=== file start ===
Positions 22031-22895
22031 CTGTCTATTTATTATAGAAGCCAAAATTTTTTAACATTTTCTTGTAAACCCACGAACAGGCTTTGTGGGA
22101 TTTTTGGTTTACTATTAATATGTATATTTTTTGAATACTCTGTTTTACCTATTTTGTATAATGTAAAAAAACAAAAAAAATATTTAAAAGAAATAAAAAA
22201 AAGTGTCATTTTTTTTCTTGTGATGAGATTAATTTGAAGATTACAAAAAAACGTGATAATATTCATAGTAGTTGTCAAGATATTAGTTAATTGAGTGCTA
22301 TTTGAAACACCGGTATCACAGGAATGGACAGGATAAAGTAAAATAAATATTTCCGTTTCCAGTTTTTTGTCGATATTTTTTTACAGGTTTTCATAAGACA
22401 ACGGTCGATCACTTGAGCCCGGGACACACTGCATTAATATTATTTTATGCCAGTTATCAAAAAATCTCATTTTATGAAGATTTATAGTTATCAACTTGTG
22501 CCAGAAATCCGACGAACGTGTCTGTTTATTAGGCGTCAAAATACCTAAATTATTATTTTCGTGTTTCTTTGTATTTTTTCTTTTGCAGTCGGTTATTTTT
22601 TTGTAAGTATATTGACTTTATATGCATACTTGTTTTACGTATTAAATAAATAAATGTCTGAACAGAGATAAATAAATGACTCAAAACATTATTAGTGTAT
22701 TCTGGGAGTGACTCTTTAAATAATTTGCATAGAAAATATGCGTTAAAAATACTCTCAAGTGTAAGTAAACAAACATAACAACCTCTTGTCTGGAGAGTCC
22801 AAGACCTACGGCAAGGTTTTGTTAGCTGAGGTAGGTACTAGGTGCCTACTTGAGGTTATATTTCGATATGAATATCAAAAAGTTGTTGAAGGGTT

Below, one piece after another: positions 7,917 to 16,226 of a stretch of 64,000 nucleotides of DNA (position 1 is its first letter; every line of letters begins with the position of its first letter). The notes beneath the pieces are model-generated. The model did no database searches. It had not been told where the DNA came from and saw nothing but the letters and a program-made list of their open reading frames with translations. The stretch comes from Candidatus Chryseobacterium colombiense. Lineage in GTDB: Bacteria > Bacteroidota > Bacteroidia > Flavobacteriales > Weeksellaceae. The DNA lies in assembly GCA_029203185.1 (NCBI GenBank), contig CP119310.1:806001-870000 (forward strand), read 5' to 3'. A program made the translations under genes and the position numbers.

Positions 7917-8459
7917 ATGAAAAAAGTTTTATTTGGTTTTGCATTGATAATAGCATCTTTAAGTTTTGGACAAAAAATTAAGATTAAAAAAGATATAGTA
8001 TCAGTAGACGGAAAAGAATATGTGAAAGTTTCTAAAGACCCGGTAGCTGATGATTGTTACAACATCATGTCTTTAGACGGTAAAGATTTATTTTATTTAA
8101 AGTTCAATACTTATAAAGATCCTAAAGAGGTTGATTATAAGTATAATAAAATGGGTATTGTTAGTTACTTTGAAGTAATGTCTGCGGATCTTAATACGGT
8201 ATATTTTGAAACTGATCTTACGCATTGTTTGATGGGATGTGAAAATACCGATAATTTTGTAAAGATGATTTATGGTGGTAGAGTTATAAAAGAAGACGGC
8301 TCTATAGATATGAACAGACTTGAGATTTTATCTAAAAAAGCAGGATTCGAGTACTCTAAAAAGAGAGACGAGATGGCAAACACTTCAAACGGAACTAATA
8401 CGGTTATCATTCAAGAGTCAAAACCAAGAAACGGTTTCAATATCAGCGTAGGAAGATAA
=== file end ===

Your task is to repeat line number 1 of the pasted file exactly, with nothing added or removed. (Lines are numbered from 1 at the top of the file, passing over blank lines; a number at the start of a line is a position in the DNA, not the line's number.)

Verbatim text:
Positions 22031-22895